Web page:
The 95% confidence intervals of the results were calculated using Student’s t distribution. Also, ANOVA one-way method was used to analyze the biomechanical properties results. The failure mode results were analyzed using Chi-Square statistic method, which is commonly used for testing the relationships between categorical variables. In this regard, Probability value (P-value) was supposed to compare different groups. In case if the P-value is equal or less than 0.05, it means the differences between the two groups with 95% confidence are significant.


The failure mode results of all groups are shown in Figure 4a. It was observed that about 47% of the samples failed during the cyclic loading and did not reach the pull-out loading step. According to these results, all of the Group 3 samples failed in the cyclic loading step (second loading step), while the loading step that caused all of Group 2 samples to fail was pull-out loading (third and last step). Only among the specimens in Group 1, both of the above conditions were observed, with two specimens failing in cyclic loading and three specimens in the tensile loading step. Duo to these results, statistical analysis showed that the core bone diameter affects the failure of the samples significantly (P=0.006). Also, all of the failure modes occurred at the fixation site (i.e., the tendon and core bone slipped out of the bone tunnel without tendon rupture), and no tendon rupture was observed. One typical load-displacement graph (i.e., the fifth test of Group 2) is shown in Figure 4b. The three loading steps are illustrated in this figure, and it can be seen how much displacement has been made in the sample at each loading step (Figure 4b).


Figure 4. (a) loading step that samples reached the failure in Groups 1, 2 and 3; (b) Three loading steps load-displacement result of the fifth sample in Group 2.

The biomechanical results are available in Table 1. It was assumed that when the deformation from the beginning of the second cyclic loading step reached 10 mm (that is about 30% of the average initial ACL length, the fixation is failed (i.e., the failure mode is fixation failure). In this case, the maximum load in the 10 mm range has been reported as the fixation maximum strength [22]. Also, the Average Cyclic Stiffness (ACS) was defined using the following equation:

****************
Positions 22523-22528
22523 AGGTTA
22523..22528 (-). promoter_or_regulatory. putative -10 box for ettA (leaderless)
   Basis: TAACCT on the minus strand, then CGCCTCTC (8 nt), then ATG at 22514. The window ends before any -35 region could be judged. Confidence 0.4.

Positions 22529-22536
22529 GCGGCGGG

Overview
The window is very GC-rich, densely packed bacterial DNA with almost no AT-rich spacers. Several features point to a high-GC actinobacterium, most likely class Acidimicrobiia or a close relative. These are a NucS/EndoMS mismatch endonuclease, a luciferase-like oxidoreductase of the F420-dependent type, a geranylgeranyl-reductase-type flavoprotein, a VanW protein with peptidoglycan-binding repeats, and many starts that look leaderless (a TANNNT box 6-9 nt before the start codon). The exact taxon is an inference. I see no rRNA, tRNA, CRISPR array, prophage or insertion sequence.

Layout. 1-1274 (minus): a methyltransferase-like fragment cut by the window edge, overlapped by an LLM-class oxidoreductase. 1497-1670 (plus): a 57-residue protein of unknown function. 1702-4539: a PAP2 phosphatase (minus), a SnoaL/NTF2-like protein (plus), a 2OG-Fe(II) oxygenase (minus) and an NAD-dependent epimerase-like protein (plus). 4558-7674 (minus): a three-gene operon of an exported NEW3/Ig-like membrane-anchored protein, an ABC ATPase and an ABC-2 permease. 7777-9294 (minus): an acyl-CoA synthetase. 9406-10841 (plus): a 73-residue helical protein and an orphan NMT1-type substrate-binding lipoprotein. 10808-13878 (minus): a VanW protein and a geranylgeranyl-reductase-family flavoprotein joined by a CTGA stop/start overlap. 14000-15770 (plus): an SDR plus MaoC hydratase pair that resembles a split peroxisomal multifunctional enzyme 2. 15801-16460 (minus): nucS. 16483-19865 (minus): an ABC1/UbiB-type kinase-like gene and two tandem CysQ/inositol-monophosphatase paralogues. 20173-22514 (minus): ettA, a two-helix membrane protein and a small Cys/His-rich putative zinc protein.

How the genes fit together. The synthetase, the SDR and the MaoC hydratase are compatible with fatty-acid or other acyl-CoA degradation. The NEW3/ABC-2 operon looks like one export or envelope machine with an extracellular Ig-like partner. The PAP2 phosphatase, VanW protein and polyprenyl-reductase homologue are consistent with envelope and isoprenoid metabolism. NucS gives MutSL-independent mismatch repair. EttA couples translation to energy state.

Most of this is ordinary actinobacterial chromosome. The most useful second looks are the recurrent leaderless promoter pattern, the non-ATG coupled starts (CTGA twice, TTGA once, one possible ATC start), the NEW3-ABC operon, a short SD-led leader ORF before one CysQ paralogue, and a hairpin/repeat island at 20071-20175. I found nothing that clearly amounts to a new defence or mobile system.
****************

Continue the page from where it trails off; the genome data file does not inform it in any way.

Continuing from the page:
where FC is the amplitude of the periodic loading (e.g., it is equal to 150 N for a cyclic loading between 200 N and 50 N), DC is the final pure displacement of the looped end of the tendon in the periodic loading step, and NC is the number of completed cycles. The ACS value quantifies the behavior of the reconstructed ACL against active extension loading during the post-surgical and rehabilitation period.

Also, the average slope of the load-displacement curve in the linear region of the pull-out loading step was reported as the Average Pull-out Stiffness (APS) that implies the reconstructed ACL resistance to sudden impact loading. Note that ACS and APS values were calculated only for the specimens that fulfilled the cyclic loading step. Subsequently, since none of the Group 3 samples reached the pull-out loading step, no values were reported as the stiffness for this group. Finally, the length of the core bone that successfully entered the tunnel without any fracture and slipped out of it after the failure of the structure was measured and reported as the engaging length in Table 1. The statistical analysis of the biomechanical properties in Table 1 is reported in Table 2 as P-values. These analyses implied that the core bone diameter significantly affects the fixation strength of BASHTI technique. It was also concluded that this parameter has a significant impact on the ACS and related engaging length of fixations. But the core bone diameter variation does not affect the APS of the samples (Tables 1 and 2).

Table 1: The biomechanical properties of each group calculated from the load-displacement curve of each sample with 95% confidence interval.

Group Maximum strength (N) ACS (N/mm) Average pull-out stiffness (N/mm) Engaging length (mm)
1 193 ± 33 2118 ± 522 114.4 ± 40.8 11.4 ± 5.2
2 360 ± 123 3270 ± 574 79 ± 27 9.6 ± 0.5
3 137 ± 62 -* -* 23.2 ± 9.5

Table 2: The results of statistical analysis for the effect on core bone diameter on the biomechanical properties of BASHTI technique. A P-value less than 0.05 considered statistically significant.

Biomechanical property Maximum strength (N) ACS (N/mm) APS (N/mm) Engaging length (mm)
P-value 0 0.007 0.053 0.002


According to the results obtained, it could be concluded that the core bone diameter had a significant effect on the failure mode of the samples (P=0.006). In Group 3 samples (i.e., 8 mm core bone), since the core bone failed to compress the 8 mm tendon into the tunnel wall properly, all of the specimens failed in the main cyclic not even reached to step 3 pull-out loading. While in Group 2 samples (i.e., 8.5 mm core bone), the core bone managed to compress the tendon fibers into the tunnel wall, and all of the samples failed in the third loading step. Moreover, in Group 1 samples (i.e., 9 mm core bone), only 60 percent of specimens reached the step 3 loading (Figure 4a), and 40 percent failed to do so. The reason for this occurrence is over-compression. In other words, since the diameter of the tunnel was fixed, by increasing the core bone diameter, the compression between core bone, tendon, and tunnel wall increased significantly. As a consequence, the over-compression damaged the tendon fibers and made its mechanical properties weaker. So, some specimens failed in the cyclic loading step. It is in agreement with the results of previous studies on this method [14].